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Reverse Engineering The D Ration Bar
My Experience Of D Rations

Here's a weird thing. I've eaten D Ration bars. They went out of production at least a couple of decades before I was born, but I'm certain I've eaten one.

Back in the early 1970s, my father was posted to Cyprus in the RAF - I distinctly remember him bringing home a bar of 'survivial chocolate' one time.

It was a thick, crumbly bar of dark red-brown chocolate, rounded at the ends and with a flavour that was rich and a little harsh and bitter.

I know that after the discontinuation of the D Ration bar at the end of WWII, production continued of an alternate product called the 'tropical bar', which was also resistant to melting, but because of the addition of edible wax - I'm sure what I had was not the tropical bar.

So... as far as I can tell, it has to be one of a couple of different possibilities:


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The Military D Ration bar was a chocolate bar designed to be high in energy and highly durable and portable - to provide emergency nutrition in battle.

Let's see if I can re-create it.

ingredients for d ration bars

To read more about the original D Ration, take a look at this page on Wikipedia.

The ingredients for D Rations are meant to be: Cocoa solids, milk powder, sugar, oat flour and vanilla flavouring.

The first three of those can be replaced by a bar of ordinary chocolate - I'll add some extra cocoa powder and some oat flour that I bought at an Afro-Caribbean grocey store.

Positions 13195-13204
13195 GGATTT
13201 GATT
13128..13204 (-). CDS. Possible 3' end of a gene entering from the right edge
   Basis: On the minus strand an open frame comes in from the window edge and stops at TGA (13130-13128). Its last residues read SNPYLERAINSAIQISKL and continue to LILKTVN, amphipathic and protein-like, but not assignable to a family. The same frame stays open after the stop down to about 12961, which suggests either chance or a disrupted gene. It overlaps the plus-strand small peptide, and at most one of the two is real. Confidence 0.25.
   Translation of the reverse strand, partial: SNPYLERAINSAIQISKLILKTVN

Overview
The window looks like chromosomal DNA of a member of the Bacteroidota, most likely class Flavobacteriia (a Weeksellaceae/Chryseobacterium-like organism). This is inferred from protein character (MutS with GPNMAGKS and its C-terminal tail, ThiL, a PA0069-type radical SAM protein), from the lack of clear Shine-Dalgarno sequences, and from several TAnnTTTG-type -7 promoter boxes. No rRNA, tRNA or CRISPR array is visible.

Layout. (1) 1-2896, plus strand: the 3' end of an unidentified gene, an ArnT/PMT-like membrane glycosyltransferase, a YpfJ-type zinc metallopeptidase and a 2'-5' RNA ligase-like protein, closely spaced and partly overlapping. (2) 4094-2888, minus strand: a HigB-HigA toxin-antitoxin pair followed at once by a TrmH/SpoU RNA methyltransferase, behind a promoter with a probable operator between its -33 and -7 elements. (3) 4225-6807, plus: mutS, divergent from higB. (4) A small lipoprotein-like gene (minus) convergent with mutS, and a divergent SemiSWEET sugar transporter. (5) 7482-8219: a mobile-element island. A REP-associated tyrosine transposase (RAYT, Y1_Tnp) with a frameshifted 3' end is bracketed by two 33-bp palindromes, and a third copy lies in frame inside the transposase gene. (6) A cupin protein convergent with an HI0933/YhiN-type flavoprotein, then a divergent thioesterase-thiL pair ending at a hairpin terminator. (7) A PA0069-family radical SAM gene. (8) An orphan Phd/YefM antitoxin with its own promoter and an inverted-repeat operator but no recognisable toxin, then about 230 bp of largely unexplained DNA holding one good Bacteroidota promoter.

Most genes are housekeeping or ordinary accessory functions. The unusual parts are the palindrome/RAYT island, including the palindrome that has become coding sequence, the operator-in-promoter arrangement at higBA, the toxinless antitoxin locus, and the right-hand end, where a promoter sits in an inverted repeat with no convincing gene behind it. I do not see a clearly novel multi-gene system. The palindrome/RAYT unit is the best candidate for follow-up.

making a d ration bars

So I melted the 100g of chocolate in a glass bowl in the microwave - then added 100g of oat flour, mixed with two tablespoons of cocoa powder and a few drops of vanilla.

The mixture was quite stiff, so I used two spoons to mix and chop it together.


making a d ration bars

Before long, the mixture became a firm squashy dough.

This, I understand, is quite normal.

When these were first made in the 1930s, the machinery to mould them had been designed to handle liquid product, but as it turned out, they had to be kneaded and pressed into the mould by hand.


making a d ration bars

I wanted a mould that was more or less the rounded bar shape of the original bars - The lid from a box of Ferrerro Rocher is perfect.

I lined the mould with a strip of greaseproof paper to make it easier to remove the end product, then pressed the doughy mix into it.

Then I put it in the fridge - it took a couple of hours to set.


making a d ration bars

Once set, it turned out perfectly and the greaseproof paper just peeled off.

Well, it looks the part, but what does it taste like?


Tasting The D Ration Bar

It's hard, crumbly and dryish - it doesn't melt in the hand (or the mouth, really). The flavour is rich and bitter-chocolatey. As far as I can tell, from second hand descriptions and my own memories (see side column), this is a pretty close approximation of the original military D Ration.

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